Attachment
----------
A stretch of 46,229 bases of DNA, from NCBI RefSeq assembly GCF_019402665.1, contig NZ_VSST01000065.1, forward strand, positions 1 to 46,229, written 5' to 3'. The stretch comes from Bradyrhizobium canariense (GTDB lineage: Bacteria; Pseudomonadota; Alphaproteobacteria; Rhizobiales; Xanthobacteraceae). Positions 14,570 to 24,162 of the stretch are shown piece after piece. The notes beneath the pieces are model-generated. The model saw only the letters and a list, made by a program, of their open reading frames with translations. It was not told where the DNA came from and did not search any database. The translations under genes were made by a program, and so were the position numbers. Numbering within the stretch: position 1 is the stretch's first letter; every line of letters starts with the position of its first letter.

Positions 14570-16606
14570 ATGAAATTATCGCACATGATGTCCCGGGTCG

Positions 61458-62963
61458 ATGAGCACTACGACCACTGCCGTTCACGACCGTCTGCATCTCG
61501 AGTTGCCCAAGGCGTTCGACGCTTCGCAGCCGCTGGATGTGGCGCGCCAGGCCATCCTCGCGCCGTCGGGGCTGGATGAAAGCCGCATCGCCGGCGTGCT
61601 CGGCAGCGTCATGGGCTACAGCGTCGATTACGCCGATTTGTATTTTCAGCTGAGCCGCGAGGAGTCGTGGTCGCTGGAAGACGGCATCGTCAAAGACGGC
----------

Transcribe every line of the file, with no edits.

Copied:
A stretch of 46,229 bases of DNA, from NCBI RefSeq assembly GCF_019402665.1, contig NZ_VSST01000065.1, forward strand, positions 1 to 46,229, written 5' to 3'. The stretch comes from Bradyrhizobium canariense (GTDB lineage: Bacteria; Pseudomonadota; Alphaproteobacteria; Rhizobiales; Xanthobacteraceae). Positions 14,570 to 24,162 of the stretch are shown piece after piece. The notes beneath the pieces are model-generated. The model saw only the letters and a list, made by a program, of their open reading frames with translations. It was not told where the DNA came from and did not search any database. The translations under genes were made by a program, and so were the position numbers. Numbering within the stretch: position 1 is the stretch's first letter; every line of letters starts with the position of its first letter.

Positions 14570-16606
14570 ATGAAATTATCGCACATGATGTCCCGGGTCG

Positions 61458-62963
61458 ATGAGCACTACGACCACTGCCGTTCACGACCGTCTGCATCTCG
61501 AGTTGCCCAAGGCGTTCGACGCTTCGCAGCCGCTGGATGTGGCGCGCCAGGCCATCCTCGCGCCGTCGGGGCTGGATGAAAGCCGCATCGCCGGCGTGCT
61601 CGGCAGCGTCATGGGCTACAGCGTCGATTACGCCGATTTGTATTTTCAGCTGAGCCGCGAGGAGTCGTGGTCGCTGGAAGACGGCATCGTCAAAGACGGC